WR James Jones, Free agent

HT: 6-1, WT: 207, Born: 3-31-1984, College: San Jose State, Drafted: Round 3

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2014 Projections

GRSHYDY/RTDRECYDY/RTDFPT
David Dodds15.00.000.054.074513.84.099
Bob Henry16.00.000.056.077013.85.0107
Jason Wood16.00.000.060.081013.54.0105
Maurile Tremblay16.00.000.058.077313.34.0101

Average draft position

Current as of August 25th. [Full ADP list]

Overall: J McCown (171), D Walker (172), James Jones (173), M Lee (174), D Baldwin (175)
Position: B Hartline (160-WR57), K Britt (166-WR58), James Jones (173 - WR59), M Lee (174-WR60), D Baldwin (175-WR61)
Click here for a comparison of these players.

PPR Average draft position

Current as of August 25th. [Full PPR ADP list]

Overall: T Kelce (170), James Jones (171), D Allen (172),
Position: K Britt (153-WR58), M Lee (167-WR59), James Jones (171 - WR60), D Baldwin (175-WR61), A Dobson (178-WR62)
Click here for a comparison of these players.


Outlook

James Jones has spent his entire seven year career as a Green Bay Packer, catching passes from Aaron Rodgers. In the offseason he left the Packers to join the Oakland Raiders where he'll likely catch passes from Matt Schaub. Jones should be the WR1 in Oakland, a position he was never asked to fill in Green Bay. In his 7 years as a Packer he topped 100 targets just once, in 2012. That was also the year that he caught a career high 14 touchdown passes. While Jones struggled with injuries in 2013, he played all 64 games in the 4 previous years. At 30 years old, Jones is expected to bring some much needed veteran leadership to the Raiders receiving corps. Jones has never topped 65 catches or 1000 yards in a season but until last season he was a consistent red zone option.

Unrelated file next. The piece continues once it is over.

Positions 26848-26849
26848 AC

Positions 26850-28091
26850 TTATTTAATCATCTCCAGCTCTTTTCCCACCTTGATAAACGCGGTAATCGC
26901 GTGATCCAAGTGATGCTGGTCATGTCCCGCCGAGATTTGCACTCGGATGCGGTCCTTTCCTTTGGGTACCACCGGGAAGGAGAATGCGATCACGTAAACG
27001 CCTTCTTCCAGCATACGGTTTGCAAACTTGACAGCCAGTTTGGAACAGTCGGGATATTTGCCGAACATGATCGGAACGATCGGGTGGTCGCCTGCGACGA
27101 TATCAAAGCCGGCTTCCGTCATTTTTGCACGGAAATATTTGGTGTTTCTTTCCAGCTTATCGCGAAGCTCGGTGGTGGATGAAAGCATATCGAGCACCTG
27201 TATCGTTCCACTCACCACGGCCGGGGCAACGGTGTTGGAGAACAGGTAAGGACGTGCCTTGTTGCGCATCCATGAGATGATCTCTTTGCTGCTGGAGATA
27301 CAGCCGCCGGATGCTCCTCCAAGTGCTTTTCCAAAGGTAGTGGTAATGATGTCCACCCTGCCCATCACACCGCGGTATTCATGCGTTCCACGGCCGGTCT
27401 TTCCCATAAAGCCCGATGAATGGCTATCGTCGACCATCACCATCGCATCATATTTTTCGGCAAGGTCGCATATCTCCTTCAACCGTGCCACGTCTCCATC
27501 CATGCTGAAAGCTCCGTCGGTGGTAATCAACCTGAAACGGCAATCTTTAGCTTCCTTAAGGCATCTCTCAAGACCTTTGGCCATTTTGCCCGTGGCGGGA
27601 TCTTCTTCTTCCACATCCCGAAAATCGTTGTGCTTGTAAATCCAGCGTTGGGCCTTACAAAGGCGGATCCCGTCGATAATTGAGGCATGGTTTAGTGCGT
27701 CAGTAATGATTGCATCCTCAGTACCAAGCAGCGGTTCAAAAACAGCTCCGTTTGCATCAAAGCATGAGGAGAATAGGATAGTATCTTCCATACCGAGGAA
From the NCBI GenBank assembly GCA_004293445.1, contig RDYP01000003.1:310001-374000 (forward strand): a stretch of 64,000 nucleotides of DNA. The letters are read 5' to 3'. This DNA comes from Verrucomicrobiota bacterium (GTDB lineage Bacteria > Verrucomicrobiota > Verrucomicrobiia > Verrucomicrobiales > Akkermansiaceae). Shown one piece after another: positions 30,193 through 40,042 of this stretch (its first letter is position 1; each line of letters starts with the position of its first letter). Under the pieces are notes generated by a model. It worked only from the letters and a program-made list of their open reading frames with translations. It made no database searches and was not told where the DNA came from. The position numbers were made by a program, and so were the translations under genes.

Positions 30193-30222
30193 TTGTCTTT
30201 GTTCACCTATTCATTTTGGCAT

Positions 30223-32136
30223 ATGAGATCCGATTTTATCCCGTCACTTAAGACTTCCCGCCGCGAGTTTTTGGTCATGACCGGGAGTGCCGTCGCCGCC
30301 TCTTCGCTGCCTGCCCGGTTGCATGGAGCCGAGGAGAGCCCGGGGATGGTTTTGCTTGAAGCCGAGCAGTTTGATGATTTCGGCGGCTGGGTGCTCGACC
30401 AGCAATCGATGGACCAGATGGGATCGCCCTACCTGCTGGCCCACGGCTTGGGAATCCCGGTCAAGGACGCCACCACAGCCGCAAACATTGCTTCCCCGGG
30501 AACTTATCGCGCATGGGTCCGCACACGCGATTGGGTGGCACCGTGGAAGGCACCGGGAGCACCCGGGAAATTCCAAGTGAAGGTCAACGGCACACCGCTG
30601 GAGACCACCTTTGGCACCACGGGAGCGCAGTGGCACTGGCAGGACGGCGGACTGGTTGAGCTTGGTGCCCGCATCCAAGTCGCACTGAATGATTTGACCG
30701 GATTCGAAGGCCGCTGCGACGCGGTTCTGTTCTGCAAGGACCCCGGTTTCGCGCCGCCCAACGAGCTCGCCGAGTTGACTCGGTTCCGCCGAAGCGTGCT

2014 Schedule

WeekOpponent


2013 Game Summaries

Week 1 - While James Jones was on the field for all 62 offensive snaps, he was targeted just twice as the 49ers did a very good job of covering him and Aaron Rodgers had far more success going elsewhere. Jones was targeted just two times. The first he dropped. Cornerback Nnamdi Asomugha had good position on him, but Jones still got up in the air and the ball was catchable. Jones was late closing his hands around it and the pass bounced off his chest and hit the turf. The second pass was overthrown and likely a ball Rodgers was just looking to get rid of.